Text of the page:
The comedian has delivered an emotional plea to US lawmakers on behalf of first responders running out of time and money. He attacked Congress for its hypocrisy and lack of shame.
Addressing the House Judiciary Committee at the US House of Representatives on Tuesday, comedian Jon Stewart attacked members of Congress with righteous indignation over their inability to ensure that compensation for 9/11 first responders would be funded into the future.
Stewart, who has been a vocal advocate for the men and women injured as a result of their work providing emergency services after the September 11, 2001 terror attack on the US, was emotional as he sat before number of them and addressed a largely empty dais.
'An embarrassment to the country'
Stewart, a former host of "The Daily Show," called the low number of lawmakers in attendance, "an embarrassment to the country and a stain on this institution." He railed against the "disrespect" that lawmakers were showing to heroic responders as "utterly unacceptable."
He chastised politicians, saying, "this hearing should be flipped, these men and women should be up on that stage, and Congress should be down here answering their questions."
Stewart also called out those lawmakers carrying their patriotism on their sleeve, those who tweeted out things like, "Never forget the heroes of 9/11."
'Callous indifference and rank hypocrisy'
He asked where those politicians were when first responders most needed them, adding, "It would be one thing if their callous indifference and rank hypocrisy were benign, but it is not. Your indifference cost these people their most valuable commodity, time."
He noted that the official response time for police, firefighters and first responders on 9/11 was five seconds, yet through lack of compassion, lawmakers have been unable to secure funding for their needs some 18 years on.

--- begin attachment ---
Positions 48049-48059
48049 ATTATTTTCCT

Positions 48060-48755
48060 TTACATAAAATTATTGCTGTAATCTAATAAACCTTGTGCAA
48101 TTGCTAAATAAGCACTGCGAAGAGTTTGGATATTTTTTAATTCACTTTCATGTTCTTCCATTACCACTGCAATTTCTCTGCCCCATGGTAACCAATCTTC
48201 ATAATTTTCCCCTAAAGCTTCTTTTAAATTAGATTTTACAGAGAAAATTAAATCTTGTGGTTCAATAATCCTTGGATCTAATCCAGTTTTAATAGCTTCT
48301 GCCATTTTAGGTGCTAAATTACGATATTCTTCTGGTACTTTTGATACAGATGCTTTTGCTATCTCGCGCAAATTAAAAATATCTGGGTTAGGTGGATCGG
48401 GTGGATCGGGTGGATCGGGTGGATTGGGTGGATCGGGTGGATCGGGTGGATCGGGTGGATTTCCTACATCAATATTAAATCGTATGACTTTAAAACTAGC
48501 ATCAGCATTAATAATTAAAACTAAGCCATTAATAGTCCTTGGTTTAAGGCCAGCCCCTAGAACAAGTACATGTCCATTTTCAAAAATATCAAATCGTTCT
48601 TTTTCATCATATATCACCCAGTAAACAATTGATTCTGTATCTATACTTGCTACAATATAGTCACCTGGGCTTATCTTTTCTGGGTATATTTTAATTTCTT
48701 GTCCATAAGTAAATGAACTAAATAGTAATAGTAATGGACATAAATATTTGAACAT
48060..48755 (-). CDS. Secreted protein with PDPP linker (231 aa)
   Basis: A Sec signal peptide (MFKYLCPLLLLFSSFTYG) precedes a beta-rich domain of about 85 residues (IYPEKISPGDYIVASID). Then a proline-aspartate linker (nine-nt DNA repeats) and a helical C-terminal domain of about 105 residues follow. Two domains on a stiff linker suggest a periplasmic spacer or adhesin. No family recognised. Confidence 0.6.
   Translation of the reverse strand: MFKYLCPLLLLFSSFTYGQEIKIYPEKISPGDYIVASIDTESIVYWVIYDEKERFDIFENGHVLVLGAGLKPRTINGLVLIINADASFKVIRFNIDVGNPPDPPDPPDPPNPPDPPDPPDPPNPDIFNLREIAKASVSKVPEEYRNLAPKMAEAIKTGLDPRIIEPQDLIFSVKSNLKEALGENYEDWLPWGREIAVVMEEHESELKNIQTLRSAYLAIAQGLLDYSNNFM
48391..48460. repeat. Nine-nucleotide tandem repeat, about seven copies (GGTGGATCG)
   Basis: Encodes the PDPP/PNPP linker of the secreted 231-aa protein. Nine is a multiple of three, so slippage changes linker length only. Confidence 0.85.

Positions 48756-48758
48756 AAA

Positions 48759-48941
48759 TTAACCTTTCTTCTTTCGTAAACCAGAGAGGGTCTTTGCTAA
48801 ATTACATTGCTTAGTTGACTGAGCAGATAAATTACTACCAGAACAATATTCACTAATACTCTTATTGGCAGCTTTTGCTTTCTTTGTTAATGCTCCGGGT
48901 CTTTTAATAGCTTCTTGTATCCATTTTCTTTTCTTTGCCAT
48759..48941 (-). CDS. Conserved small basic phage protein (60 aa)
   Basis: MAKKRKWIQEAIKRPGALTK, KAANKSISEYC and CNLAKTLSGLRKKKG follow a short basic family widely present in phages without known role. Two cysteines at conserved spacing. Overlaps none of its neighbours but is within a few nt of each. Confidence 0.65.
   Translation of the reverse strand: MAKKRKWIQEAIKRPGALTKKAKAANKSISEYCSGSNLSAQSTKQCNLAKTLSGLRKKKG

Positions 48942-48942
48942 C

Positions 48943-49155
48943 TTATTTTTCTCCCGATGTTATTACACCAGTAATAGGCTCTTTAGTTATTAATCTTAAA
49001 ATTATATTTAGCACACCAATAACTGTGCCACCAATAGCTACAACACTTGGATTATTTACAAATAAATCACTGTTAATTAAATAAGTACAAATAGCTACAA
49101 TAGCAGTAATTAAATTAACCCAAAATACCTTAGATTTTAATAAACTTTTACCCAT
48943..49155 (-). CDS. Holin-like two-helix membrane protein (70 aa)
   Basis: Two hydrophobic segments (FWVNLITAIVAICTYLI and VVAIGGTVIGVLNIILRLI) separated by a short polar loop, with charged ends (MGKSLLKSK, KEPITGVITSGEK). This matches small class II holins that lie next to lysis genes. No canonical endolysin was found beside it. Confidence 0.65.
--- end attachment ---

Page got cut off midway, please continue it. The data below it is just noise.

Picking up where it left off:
Running out of money, and time
At issue is whether Congress will act to authorize financing for the September 11th Victim Compensation Fund (VCF) that covers illnesses related to those attending to victims at the World Trade Center, the Pentagon and Shanksville, Pennsylvania after the terror attacks.
More than 40,000 people have applied for aid since the fund was set up, and another 21,000 cases are pending. Some $5 billion (€4.4 billion) in benefits has been paid out of the $7.4 billion fund, yet the Department of Justice recently announced that benefits may be cut by up to 70% in the near future as it is rapidly depleting.
'Why is this so damn hard?'
Rupa Bhattacharyya, who oversees the fund, said, "The plain fact is that we are expending the available funds more quickly than assumed, and there are many more claims than anticipated."
New York's World Trade Center smoldered for months after the attacks, belching toxic fumes and dust as first responders searched for victims and cleared debris. Many of those involved immediately suffered respiratory illness, and many have developed various forms of cancer.
Stewart, with tears in his eyes, had one simple question for lawmakers, "Why is this so damn hard?"